MR. GRAHAM (Lanark, N.W.)

Yes, he did.


I failed to catch it, and I do not think it can have gone beyond some empty compliment to the hon. Gentleman in question. Because, what was the argument of the hon. Gentleman? He said in the clearest language—he does not deal, like right hon. Gentleman, in circumlocution and ambiguities—what he wanted, and why he wanted it. The hon. Member for Lanark, speaking in the name of his constituents, told us that he wants Home Rule for Scotland because be wants Socialism in Scotland. ["Hear, hear," from Mr. GRAHAM.] He admits, therefore, that I have not misrepresented or exaggerated his sentiments.

*MR. GRAHAM (Lanark, N.W.)

I always stand by my words.


He wants Home Rule because he wants Socialism. I want to know whether, when the right hon. Gentleman talks of the growing feeling in Scotland in favour of Home Rule, he is alluding to the sentiment which the hon. Member for Lanark so courageously represents? That sentiment may, I admit, be growing in certain parts of Scotland. I believe that much of this Irish agitation is a Socialistic agitation. I believe that the reflection of the Irish agitation is also a Socialistic agitation. And I should have desired that we should have had some utterance from the right hon. Gentleman as to whether he observes with satisfaction the growing sentiment in Scotland not merely in favour of Home Rule, but in favour of these Socialistic opinions which we have been told by the hon. Member for Lanark are the real basis and root of the Home Rule cry in Scotland. The right hon. Gentleman told us that, in his opinion, Scotland and Ireland stood on a perfect equality on this matter in principle; and whatever Ireland asks for in principle, Scotland has the right to ask for in principle. I accept that entirely. And whatever Ireland has a right to ask for in principle, Middlesex has a right to ask for in principle. And what- ever Middlesex asks for, Yorkshire has a right to ask for. That I entirely grant. And by the cheers of the right hon. Gentleman the Member for Newcastle (Mr. J. Morley) I presume that he accepts that statement.

MR. J. MORLEY (Newcastle-on-Tyne)

indicated dissent.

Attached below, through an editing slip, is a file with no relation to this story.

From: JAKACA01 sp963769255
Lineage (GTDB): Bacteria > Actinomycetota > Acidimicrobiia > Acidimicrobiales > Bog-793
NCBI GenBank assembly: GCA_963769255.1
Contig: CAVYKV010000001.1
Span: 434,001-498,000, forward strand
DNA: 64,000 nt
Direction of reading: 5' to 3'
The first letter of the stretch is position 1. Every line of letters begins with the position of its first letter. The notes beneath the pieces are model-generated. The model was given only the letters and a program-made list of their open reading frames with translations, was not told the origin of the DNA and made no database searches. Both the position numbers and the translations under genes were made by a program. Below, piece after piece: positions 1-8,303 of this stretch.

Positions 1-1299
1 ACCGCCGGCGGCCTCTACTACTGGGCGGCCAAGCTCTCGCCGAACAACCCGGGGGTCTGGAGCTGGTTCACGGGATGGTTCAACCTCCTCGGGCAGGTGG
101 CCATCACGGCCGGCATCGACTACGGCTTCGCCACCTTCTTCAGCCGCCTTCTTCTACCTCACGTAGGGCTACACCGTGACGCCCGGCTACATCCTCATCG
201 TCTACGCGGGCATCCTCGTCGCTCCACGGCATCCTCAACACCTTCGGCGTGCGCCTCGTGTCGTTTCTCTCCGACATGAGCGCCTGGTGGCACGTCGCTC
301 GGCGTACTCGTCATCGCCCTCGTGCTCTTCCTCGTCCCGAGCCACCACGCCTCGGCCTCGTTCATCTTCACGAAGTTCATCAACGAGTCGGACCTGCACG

Then I should be glad to know on what basis a distinction is drawn between Yorkshire and Middlesex on the one hand, and Ireland and Scotland on the other. Take the case of the Highlands of Scotland. We are accustomed rightly to regard Scotland as in some respects a great unity. But I venture to say that the Highlands of Scotland are more unlike the Lowlands of Scotland in every essential particular than the Lowlands are unlike the North of England. Linguistically, ethnologically, in the character of the people, in the social habits, in every single thing of essential moment, I boldly state that the line of division is not the division between England and Scotland, but some line to be drawn far north of that. I want to know, therefore, if the Highlands, conscious as they are of being separate from the Lowlands in race and in social habits, traditions, and history, and conscious, as they also are, that they have been separated from the Lowlands by centuries of warfare—if the Highlands were to ask for Home Rule for the Highlands, are they to be regarded as on an equality with Ireland? This is a question which ought to be presented to the mind of every man discussing this question, and I hope it will be presented to the minds of the people of Scotland by this debate and others which will probably follow it. But the right hon. Gentleman, while he is good enough to say that Scotland is on an equality with Ireland in principle in this matter, says that there are two broad distinctions between the cases. The first is founded on geographical considerations. It appears that Home Rule may be safely deferred in the case of Scotland, because it is not separated from England by St. George's Channel. I never travelled over to Ireland without entertaining a strong feeling of gratitude that I have not, when going home, to cross four hours of tempestuous ocean. But I never knew before how much I had to be grateful for. I never knew that it was owing to the fact that Ireland was an island that Home Rule was to be conferred on Ireland, but that this blessing may be indefinitely withheld in the case of Scotland, because Scotland is not an island. That is the geographical reason of the right hon. Gentleman. He then came to the historical reason. The right hon. Gentleman told us that the Union with Ireland was the result of force, fraud, brutality, and bloodshed. Apparently he thinks that the Union with Scotland was constructed by methods which every statesman may look back upon with pride and satisfaction. The right hon. Gentleman is always bringing bad history to the rescue of bad politics. I think he has greatly, grossly exaggerated the historical incidents, many of them unhappy, many of them regrettable, which accompanied the Union between England and Ireland, and that he has minimized and disguised the incidents which were associated with the Union between England and Scotland. Is it not perfectly notorious, is it not the commonplace of English and Scottish history that there never was a more unpopular measure in Scotland than that which united the fate of Scotland, as I hope for all time, with England? Is it not the commonplace of history that it was only after long experience had convinced the people of Scotland that all their highest interests, material, moral, and political, were bound up with the great Act of Union that they became what, I believe, they have ever since remained, firmly attached to the Union with the larger country? Then the right hon. Gentleman said the boldest among us would not dare to look Scotchmen in the face when Scotland makes a deliberate claim for Home Rule, subject, as he said, to Imperial control. I grant if that should ever occur it would be a phenomenon of the most serious character, which no man can regard with indifference or equanimity; but supposing Scotland, supposing Ireland, were to ask for a Parliament not subject to the control of the Imperial Parliament, what is the boldest going to do then? That is a question of vital importance. When Scotland has developed her views on this question, if no one, according to the right hon. Gentleman, is to have the courage to resist the claim to a Scotch Parliament subject to the Imperial Parliament, what is the boldest going to do when the inevitable demand is made for a Parliament which will not be so subject? The right hon. Gentleman then said that if you pass this abstract Resolution you will throw into the background all those great and important questions upon which Scotland has set its heart.